Can dogs survive pyometra? Pyometra is extremely serious and can be life-threatening if left untreated. The sooner your dog receives treatment the better their chance of survival.
Most dogs never need their glands expressed. The fluid is released naturally when they pass stool. However, some dogs will need their glands emptied for them. This can be an infrequent occurrence (once or twice a year) or something that is done every 4-6 weeks.
There are a few common reasons why your dog might be giving off a fishy odor, like: Your dog rolled in something outside. Hormonal changes when a female dog is in heat. A symptom of a bacterial or yeast infection.
If your dog is licking to the point of accidental self-harm, do your best to stop this habit and get him to a vet as soon as you can. Some signs that your dog needs to see the vet include if your pup: Lost fur.
Blue heelers are very faithful and doting dogs for their masters. I sometimes believe they know more than we do. They are so smart; I believe that our Titan is one step ahead of us all the time and knows how to get around us mere humans.

Relevant Questions and Answers :

the most relevant questions and answers related to your specific issue

Q. My year old Blue Heeler mix has been licking at her bottom the past few days. Also there seems to be mucus in her stool. Any ideas?
ANSWER : A. You should see a vet to check what is going on. Mucous in stool is connected with large intestine disease and licking the abdomen can be caused by pain. Collect a stool sample before visit to help to make a diagnosis

Q. Healthy German Shepherd has extremely loose stools once a day. I added 2 spoonfuls of pumpkin puree that hasn’t helped. No diet changes. Any advice?
ANSWER : A. Loose stools can be caused by a number of factors, and the first step is always to bring a stool sample to your local veterinarian to check for anything. Fecal exams can check for common bacteria and parasites in the stool that may cause chronic diarrhea.

Diet problems can also play a factor in loose stool as well as chronic illness. Dogs can be allergic to many different ingredients in the diet, however grains such as corn, wheat and soy products can be the most problematic. Adding a probiotic supplement can sometimes help such as a scoop of plain yogurt ever meal, or commercial product from your vet.

Illnesses and metabolic disorders may also cause chronic loose stools. German Shepherds are prone to a disease called Exocrine Pancreatic Insufficiency which is a problem with the pancreas (the same organ that dysfunctions in diabetes- however that is ENDOCRINE function in that case) producing enough digestive enzymes. This causes stools that may be loose, discolored grey or yellow and appear very fatty in color. Shepherds can also be prone to chronic small intestine infections that cause loose stool as well. Luckily, treatment for these conditions often just involves adding a daily digestive enzyme supplement to the food, or daily anti-biotic designed specifically for chronic bowel issues.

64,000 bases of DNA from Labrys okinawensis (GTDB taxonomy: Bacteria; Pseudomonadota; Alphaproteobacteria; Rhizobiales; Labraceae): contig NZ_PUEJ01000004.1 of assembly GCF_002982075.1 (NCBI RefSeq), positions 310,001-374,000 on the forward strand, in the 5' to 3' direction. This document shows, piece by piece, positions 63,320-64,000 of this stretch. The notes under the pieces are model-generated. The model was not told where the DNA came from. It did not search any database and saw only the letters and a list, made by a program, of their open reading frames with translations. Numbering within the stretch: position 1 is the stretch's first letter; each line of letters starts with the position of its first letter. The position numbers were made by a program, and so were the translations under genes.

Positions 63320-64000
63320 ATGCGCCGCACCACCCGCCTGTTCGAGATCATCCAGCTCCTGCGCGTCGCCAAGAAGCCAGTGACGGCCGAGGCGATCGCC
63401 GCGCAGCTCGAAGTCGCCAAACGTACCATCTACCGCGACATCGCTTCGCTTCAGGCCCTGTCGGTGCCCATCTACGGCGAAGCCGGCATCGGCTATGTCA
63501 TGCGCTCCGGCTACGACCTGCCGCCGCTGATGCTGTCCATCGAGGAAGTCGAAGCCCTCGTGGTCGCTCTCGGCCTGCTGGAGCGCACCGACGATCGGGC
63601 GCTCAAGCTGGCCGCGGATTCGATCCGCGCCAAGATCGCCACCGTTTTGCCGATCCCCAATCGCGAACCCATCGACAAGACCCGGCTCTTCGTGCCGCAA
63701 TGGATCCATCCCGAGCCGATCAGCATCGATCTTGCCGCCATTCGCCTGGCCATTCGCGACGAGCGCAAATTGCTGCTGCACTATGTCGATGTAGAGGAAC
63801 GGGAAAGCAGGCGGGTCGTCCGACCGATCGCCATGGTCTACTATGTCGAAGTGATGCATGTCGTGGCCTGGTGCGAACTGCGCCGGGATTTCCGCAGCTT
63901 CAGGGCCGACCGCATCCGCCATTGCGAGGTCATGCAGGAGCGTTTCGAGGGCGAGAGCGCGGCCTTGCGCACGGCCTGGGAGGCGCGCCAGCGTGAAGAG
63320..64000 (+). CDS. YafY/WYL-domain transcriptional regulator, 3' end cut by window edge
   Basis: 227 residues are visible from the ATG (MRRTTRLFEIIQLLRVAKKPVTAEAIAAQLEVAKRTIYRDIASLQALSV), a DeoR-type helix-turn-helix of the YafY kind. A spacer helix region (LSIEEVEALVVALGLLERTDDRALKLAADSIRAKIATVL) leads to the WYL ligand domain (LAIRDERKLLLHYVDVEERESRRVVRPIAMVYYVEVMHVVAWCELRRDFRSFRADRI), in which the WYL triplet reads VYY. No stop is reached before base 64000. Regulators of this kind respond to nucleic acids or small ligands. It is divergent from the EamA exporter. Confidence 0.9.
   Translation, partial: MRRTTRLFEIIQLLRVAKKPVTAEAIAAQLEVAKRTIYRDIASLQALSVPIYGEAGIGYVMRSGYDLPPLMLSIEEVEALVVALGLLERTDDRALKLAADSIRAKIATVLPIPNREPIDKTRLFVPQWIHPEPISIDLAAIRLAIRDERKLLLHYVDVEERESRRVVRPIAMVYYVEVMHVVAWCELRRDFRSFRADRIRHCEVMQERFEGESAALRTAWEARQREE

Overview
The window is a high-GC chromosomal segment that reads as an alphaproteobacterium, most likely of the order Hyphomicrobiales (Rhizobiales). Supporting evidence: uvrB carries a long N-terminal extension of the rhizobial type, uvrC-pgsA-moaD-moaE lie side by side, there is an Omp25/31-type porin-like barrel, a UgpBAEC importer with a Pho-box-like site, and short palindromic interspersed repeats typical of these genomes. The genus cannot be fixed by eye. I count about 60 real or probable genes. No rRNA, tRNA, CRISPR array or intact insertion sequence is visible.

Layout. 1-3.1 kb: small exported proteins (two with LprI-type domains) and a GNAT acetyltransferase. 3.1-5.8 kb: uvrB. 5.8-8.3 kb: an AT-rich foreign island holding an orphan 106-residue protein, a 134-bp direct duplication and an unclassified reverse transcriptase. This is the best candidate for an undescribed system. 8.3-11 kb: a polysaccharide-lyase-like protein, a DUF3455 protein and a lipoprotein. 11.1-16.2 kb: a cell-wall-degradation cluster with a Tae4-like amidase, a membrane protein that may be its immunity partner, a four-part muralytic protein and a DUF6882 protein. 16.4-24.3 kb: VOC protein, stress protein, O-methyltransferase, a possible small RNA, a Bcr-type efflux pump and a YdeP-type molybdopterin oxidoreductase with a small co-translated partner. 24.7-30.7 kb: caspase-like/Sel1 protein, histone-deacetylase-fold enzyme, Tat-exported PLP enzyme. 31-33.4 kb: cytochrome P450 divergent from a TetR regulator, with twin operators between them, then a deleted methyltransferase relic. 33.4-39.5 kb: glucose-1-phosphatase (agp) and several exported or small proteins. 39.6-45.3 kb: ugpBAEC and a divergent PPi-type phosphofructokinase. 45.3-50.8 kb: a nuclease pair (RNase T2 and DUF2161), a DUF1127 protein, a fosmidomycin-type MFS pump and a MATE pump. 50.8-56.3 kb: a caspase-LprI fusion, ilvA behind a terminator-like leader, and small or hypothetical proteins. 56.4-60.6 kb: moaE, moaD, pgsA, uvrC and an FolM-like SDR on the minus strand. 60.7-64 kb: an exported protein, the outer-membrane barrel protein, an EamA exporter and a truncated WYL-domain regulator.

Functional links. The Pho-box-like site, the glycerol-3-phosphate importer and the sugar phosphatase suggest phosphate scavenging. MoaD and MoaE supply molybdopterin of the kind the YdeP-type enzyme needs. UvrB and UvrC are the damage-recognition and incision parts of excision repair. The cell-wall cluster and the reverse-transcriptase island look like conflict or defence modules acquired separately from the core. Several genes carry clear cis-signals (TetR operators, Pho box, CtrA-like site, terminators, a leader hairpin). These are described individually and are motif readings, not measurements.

Read Full Q/A … : Veterinarians

Q. I currently feed my 2 year 31 lb Beagle 1 1/2 cups of Eukanuba a day. I was thinking of changing his food, can you recommend something?
ANSWER : A. If you are looking for a higher end food to feed your Beagle, there are many available now in commercial pet stores. Many brands such as Blue Buffalo, Nutro Natural Choice and others offer holistic foods that tend to be more meat based than carbohydrate based. Some brands such as Royal Canin also offer foods that are specific to certain breeds. This means the products tend to have more digestible ingredients in them rather than fillers. They may also avoid some allergenic ingredients such as corn, wheat and soy products which can cause digestive issues in some dogs. However, Eukanuba, Science Diet and others are a good mid-grade brand and many dogs do very well on it.

If you do decide to switch your dog’s food, it should be done so gradually to avoid digestive upset. A routine of 9 days is best for switching over. This involves 3 days of 25% new/75% old, 3 days of 50/50 and 3 days of 25%old/75% new before finally feeding only the new food. Also be advised that depending on the ingredient changes, foods that have different grains or fewer grains in them may slightly change the consistency and size of your dog’s stool.

Q. Seven month old cat has watery diarrhea for five days. Asks perfectly normal. What can I give him to help with diarrhea ?
ANSWER : A. Anytime a pet has prolonged diarrhea, it is always a good idea to schedule a wellness check with your veterinarian. Bringing in a sample of your cat’s stool is also a good idea to check for any internal parasites or illnesses that may be causing it.

Diarrhea can be caused by a large number of things ranging from illness, internal parasites, digestive upset or even dietary issues. Ruling out any more serious issues first is best, then looking to others such as stress or diet is next. Cats can have issues with some grain products such as wheat, corn and soy, and can even have issues with dairy and fish products! (Cats are naturally lactose-intolerant). Changing the diet may help to firm up the stools.